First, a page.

Dollar Falls as Risk Sentiment Improves After Fed Minutes


by Ankur Banerjee

SINGAPORE (Reuters) – The US dollar was weak overall on Thursday as investors, emboldened by the prospect of a slower rate hike from the Federal Reserve, turned to riskier assets.

The long-awaited readout from the November 1-2 meeting of the Fed showed that officials were largely satisfied that they can now move forward in small increments.

“I think it is now almost certain that the FOMC will slow the pace of tightening from December onwards,” said Carol Kong, currency strategist at the Commonwealth Bank of Australia (CBA).

The dollar index, which measures the greenback against six major counterparts, fell 0.066% to 105.830 after falling 1% overnight.

This month, the Fed raised its policy rate by three-quarters of a percentage point for the fourth time in a row in an attempt to contain stiflingly high inflation.

But cooler-than-expected consumer price data in the US raised hopes for a more moderate pace of growth. Those expectations led to the dollar index falling 5.1% in November, putting it on track for its worst monthly performance in 12 years.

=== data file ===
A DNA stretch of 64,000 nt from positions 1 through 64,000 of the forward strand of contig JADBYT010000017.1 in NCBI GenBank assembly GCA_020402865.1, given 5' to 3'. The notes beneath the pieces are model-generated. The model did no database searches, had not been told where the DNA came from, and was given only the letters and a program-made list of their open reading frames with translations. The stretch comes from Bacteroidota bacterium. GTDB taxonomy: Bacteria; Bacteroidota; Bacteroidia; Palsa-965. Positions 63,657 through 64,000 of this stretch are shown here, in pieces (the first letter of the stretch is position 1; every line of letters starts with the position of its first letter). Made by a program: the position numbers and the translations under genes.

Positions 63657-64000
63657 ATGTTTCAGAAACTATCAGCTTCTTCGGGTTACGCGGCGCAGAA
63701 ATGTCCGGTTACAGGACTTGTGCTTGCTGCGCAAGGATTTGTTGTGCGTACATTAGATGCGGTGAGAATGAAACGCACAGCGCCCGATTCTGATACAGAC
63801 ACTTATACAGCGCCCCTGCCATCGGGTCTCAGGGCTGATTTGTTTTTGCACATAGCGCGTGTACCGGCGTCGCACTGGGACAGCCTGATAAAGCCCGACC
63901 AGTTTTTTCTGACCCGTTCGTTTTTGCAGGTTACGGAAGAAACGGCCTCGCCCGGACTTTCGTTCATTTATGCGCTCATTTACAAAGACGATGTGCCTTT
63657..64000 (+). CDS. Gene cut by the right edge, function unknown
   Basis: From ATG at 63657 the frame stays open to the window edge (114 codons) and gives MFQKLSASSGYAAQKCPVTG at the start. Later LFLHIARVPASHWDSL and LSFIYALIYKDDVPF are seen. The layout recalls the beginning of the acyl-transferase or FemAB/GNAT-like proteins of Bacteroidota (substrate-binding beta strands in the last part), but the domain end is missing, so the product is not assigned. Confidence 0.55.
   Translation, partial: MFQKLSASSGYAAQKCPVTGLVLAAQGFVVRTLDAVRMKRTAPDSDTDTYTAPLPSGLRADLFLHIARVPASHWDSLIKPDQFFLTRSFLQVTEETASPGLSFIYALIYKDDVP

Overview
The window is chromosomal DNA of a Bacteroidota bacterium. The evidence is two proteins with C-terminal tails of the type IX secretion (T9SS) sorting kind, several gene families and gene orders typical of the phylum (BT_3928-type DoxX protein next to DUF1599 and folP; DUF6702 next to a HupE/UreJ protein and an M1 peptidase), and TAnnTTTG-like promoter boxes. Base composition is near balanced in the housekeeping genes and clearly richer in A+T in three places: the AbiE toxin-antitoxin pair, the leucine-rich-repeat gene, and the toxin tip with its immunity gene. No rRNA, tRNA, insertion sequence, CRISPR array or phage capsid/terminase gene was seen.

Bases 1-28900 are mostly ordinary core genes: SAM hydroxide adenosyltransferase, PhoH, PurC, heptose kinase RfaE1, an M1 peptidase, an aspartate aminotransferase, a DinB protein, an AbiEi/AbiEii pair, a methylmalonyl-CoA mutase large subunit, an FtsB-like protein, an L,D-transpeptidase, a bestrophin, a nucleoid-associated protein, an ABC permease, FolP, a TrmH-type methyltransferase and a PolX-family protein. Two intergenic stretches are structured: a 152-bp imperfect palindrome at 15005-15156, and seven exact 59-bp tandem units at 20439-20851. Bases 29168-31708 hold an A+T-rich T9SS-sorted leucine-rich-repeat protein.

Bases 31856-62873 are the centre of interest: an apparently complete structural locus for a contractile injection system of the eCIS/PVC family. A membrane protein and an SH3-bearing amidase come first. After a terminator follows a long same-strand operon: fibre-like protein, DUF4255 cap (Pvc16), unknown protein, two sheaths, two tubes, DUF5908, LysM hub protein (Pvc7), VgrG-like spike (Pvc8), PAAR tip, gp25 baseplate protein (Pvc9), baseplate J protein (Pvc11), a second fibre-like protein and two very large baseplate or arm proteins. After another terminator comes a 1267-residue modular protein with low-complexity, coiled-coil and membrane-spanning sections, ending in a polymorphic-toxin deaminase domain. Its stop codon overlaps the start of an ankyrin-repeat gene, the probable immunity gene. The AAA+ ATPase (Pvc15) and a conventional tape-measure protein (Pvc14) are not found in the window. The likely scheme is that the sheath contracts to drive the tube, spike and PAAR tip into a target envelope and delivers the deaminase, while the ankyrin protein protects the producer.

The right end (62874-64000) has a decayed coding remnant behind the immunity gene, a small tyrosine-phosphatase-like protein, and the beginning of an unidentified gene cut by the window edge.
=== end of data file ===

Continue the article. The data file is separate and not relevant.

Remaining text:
Citi strategists said there was still significant uncertainty about how high rates could rise, despite a general consensus that rates would rise more slowly.

The minutes also highlighted an emerging debate within the Fed about the risks rapid policy tightening could pose to economic growth and financial stability. At the same time, policymakers acknowledged that there has been little clear progress on inflation and that rates have yet to be raised.

Data on Wednesday showed US business activity contracted for a fifth consecutive month in November, with new orders falling to a 2-1/2-year low as higher interest rates slowed demand.

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However, the CBA’s Kong warned that markets are overly optimistic about a possible approaching end to the tightening cycle, noting that China’s zero-covid policy still provided strong support for the US dollar.

Rising coronavirus cases have prompted Chinese cities to impose further restrictions, raising investor concerns about the economy and reining in risk appetite.

The Australian dollar gained 0.25% against the dollar to $0.675, while the kiwi rose 0.26% to $0.625.

The euro was up 0.23% to $1.0419, while the pound last traded at $1.2083, up 0.26% on the day. The pound rose 1.4% overnight after early UK economic activity data beat expectations, although it still showed contraction underway.

The Japanese yen rose 0.54% against the greenback to 138.84 per dollar.

US markets are closed for Thanksgiving on Thursday and liquidity is likely to be lower than usual.

(Reporting by Ankur Banerjee in Singapore; editing by Edwina Gibbs)




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